By using Flink on Tez, users have an additional choice for an execution platform for Flink programs. While Flink’s distributed runtime favors low latency, streaming shuffles, and iterative algorithms, Tez focuses on scalability and elastic resource usage in shared YARN clusters.

Get started with Flink on Tez here.

Reworked Distributed Runtime on Akka

Flink’s RPC system has been replaced by the widely adopted Akka framework. Akka’s concurrency model offers the right abstraction to develop a fast as well as robust distributed system. By using Akka’s own failure detection mechanism the stability of Flink’s runtime is significantly improved, because the system can now react in proper form to node outages. Furthermore, Akka improves Flink’s scalability by introducing asynchronous messages to the system. These asynchronous messages allow Flink to be run on many more nodes than before.

Exactly-once processing on Kafka Streaming Sources

This release introduces stream processing with exacly-once delivery guarantees for Flink streaming programs that analyze streaming sources that are persisted by Apache Kafka. The system is internally tracking the Kafka offsets to ensure that Flink can pick up data from Kafka where it left off in case of an failure.

Read here on how to use the persistent Kafka source.

Improved YARN support

Flink’s YARN client contains several improvements, such as a detached mode for starting a YARN session in the background, the ability to submit a single Flink job to a YARN cluster without starting a session, including a “fire and forget” mode. Flink is now also able to reallocate failed YARN containers to maintain the size of the requested cluster. This feature allows to implement fault-tolerant setups on top of YARN. There is also an internal Java API to deploy and control a running YARN cluster. This is being used by system integrators to easily control Flink on YARN within their Hadoop 2 cluster.

See the YARN docs here.

More Improvements and Fixes

  • FLINK-1605: Flink is not exposing its Guava and ASM dependencies to Maven projects depending on Flink. We use the maven-shade-plugin to relocate these dependencies into our own namespace. This allows users to use any Guava or ASM version.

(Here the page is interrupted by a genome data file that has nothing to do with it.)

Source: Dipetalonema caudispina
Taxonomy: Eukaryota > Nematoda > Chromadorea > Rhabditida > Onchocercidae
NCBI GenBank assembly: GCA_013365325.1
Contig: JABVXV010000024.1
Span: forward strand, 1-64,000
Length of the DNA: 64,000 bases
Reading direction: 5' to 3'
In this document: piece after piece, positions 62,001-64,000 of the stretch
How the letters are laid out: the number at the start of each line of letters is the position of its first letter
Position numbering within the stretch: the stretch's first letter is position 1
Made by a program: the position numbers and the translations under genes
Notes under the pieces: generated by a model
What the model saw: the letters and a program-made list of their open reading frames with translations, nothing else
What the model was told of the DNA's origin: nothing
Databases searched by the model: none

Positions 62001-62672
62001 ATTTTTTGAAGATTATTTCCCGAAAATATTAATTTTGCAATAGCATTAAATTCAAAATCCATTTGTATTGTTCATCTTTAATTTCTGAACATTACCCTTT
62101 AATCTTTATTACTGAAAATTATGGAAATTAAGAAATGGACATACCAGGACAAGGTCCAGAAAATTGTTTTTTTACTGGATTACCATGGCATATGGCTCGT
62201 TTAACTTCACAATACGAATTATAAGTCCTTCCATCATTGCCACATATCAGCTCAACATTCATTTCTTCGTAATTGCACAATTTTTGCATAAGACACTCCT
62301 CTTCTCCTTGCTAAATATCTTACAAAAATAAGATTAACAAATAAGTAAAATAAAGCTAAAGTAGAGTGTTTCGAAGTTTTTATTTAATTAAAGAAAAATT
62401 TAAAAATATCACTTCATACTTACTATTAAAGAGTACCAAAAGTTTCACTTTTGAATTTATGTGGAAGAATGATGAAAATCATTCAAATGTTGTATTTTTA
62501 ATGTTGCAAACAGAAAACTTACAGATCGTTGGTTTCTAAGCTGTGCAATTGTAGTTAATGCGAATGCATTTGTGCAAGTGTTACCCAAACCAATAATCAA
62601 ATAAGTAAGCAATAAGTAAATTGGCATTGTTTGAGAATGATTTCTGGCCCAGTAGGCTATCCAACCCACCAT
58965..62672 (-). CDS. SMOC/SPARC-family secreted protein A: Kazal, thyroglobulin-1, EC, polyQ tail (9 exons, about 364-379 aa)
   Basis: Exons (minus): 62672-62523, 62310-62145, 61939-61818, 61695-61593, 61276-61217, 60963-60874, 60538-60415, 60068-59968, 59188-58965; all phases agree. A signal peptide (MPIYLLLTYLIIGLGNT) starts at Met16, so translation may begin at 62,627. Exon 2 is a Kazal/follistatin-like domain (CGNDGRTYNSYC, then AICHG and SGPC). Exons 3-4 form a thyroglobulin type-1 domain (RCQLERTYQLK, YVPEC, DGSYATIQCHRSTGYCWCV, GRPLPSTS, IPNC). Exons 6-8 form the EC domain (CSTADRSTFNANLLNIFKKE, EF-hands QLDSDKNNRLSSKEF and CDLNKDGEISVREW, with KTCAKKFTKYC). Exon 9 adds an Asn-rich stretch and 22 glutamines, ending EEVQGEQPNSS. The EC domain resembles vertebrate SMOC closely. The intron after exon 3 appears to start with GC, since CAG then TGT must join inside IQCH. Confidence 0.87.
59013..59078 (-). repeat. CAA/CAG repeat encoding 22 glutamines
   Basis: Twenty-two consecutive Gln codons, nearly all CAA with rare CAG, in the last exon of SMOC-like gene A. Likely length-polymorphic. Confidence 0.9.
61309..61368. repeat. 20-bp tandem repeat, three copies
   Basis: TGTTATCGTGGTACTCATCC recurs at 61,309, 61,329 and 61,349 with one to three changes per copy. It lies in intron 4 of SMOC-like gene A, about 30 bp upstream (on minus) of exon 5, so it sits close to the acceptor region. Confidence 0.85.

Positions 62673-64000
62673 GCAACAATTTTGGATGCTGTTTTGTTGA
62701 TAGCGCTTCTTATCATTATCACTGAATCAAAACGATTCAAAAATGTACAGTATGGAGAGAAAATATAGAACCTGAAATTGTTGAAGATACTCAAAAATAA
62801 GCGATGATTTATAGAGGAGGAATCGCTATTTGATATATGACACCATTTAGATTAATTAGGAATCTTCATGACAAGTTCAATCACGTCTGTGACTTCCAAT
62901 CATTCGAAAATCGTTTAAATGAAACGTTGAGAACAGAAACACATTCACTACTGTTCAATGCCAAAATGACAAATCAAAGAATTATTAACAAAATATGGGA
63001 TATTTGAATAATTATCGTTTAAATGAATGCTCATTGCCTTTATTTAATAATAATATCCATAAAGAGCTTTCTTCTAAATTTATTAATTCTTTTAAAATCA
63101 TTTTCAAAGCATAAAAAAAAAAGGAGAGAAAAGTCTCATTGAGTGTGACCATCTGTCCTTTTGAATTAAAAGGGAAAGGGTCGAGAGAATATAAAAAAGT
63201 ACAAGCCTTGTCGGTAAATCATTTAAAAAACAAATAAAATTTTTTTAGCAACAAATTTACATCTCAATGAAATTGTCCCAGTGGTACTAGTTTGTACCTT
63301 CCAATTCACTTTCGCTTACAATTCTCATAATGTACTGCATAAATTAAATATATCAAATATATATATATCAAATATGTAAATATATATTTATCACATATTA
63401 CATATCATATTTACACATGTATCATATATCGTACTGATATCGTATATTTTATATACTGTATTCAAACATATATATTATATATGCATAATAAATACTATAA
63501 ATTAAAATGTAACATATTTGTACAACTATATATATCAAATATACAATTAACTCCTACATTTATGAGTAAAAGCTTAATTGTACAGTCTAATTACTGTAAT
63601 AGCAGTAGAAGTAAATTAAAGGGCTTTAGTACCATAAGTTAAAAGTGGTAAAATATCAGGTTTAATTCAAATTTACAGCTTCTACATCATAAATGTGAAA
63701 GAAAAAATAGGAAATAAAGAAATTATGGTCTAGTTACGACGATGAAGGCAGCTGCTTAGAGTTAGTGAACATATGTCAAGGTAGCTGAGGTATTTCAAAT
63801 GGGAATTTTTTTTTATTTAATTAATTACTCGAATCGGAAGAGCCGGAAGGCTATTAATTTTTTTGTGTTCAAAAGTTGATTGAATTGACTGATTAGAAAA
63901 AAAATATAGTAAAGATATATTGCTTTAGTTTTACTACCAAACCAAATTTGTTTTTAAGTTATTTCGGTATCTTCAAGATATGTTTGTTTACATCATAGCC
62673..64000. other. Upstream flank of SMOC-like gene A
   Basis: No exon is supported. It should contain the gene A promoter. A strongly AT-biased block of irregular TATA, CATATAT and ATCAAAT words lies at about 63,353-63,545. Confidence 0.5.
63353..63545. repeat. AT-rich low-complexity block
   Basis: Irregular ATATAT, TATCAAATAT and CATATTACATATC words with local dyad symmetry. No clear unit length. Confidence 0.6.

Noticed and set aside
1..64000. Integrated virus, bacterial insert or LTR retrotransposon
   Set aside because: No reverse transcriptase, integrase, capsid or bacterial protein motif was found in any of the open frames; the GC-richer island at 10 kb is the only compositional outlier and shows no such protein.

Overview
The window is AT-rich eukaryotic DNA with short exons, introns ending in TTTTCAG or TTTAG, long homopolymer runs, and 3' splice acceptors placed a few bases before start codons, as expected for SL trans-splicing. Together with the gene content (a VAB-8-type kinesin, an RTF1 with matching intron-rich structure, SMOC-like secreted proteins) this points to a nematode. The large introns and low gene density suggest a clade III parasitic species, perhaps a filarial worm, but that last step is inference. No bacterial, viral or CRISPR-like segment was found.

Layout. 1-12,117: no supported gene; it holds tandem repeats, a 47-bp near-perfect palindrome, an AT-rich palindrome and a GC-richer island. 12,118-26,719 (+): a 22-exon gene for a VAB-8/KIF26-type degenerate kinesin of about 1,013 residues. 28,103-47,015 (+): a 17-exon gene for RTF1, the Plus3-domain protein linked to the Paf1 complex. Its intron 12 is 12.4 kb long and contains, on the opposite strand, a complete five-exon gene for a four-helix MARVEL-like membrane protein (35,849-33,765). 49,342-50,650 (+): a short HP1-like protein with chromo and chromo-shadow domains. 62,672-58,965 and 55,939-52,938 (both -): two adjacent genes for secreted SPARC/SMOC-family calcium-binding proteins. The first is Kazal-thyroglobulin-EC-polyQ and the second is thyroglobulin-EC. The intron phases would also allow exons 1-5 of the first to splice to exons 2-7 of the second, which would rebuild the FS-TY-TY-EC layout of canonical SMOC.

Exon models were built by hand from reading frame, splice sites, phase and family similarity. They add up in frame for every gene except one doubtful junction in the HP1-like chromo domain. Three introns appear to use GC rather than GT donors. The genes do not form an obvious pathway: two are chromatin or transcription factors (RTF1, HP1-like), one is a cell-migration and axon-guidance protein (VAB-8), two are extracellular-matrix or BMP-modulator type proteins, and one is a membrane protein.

• FLINK-1417: Automatic recognition and registration of Java Types at Kryo and the internal serializers: Flink has its own type handling and serialization framework falling back to Kryo for types that it cannot handle. To get the best performance Flink is automatically registering all types a user is using in their program with Kryo.Flink also registers serializers for Protocol Buffers, Thrift, Avro and YodaTime automatically. Users can also manually register serializers to Kryo (

  • FLINK-1296: Add support for sorting very large records

  • FLINK-1679: “degreeOfParallelism” methods renamed to “parallelism”

  • FLINK-1501: Add metrics library for monitoring TaskManagers

  • FLINK-1760: Add support for building Flink with Scala 2.11

  • FLINK-1648: Add a mode where the system automatically sets the parallelism to the available task slots

  • FLINK-1622: Add groupCombine operator

  • FLINK-1589: Add option to pass Configuration to LocalExecutor

  • FLINK-1504: Add support for accessing secured HDFS clusters in standalone mode

  • FLINK-1478: Add strictly local input split assignment

  • FLINK-1512: Add CsvReader for reading into POJOs.

  • FLINK-1461: Add sortPartition operator

  • FLINK-1450: Add Fold operator to the Streaming api

  • FLINK-1389: Allow setting custom file extensions for files created by the FileOutputFormat

  • FLINK-1236: Add support for localization of Hadoop Input Splits

  • FLINK-1179: Add button to JobManager web interface to request stack trace of a TaskManager

  • FLINK-1105: Add support for locally sorted output

  • FLINK-1688: Add socket sink

  • FLINK-1436: Improve usability of command line interface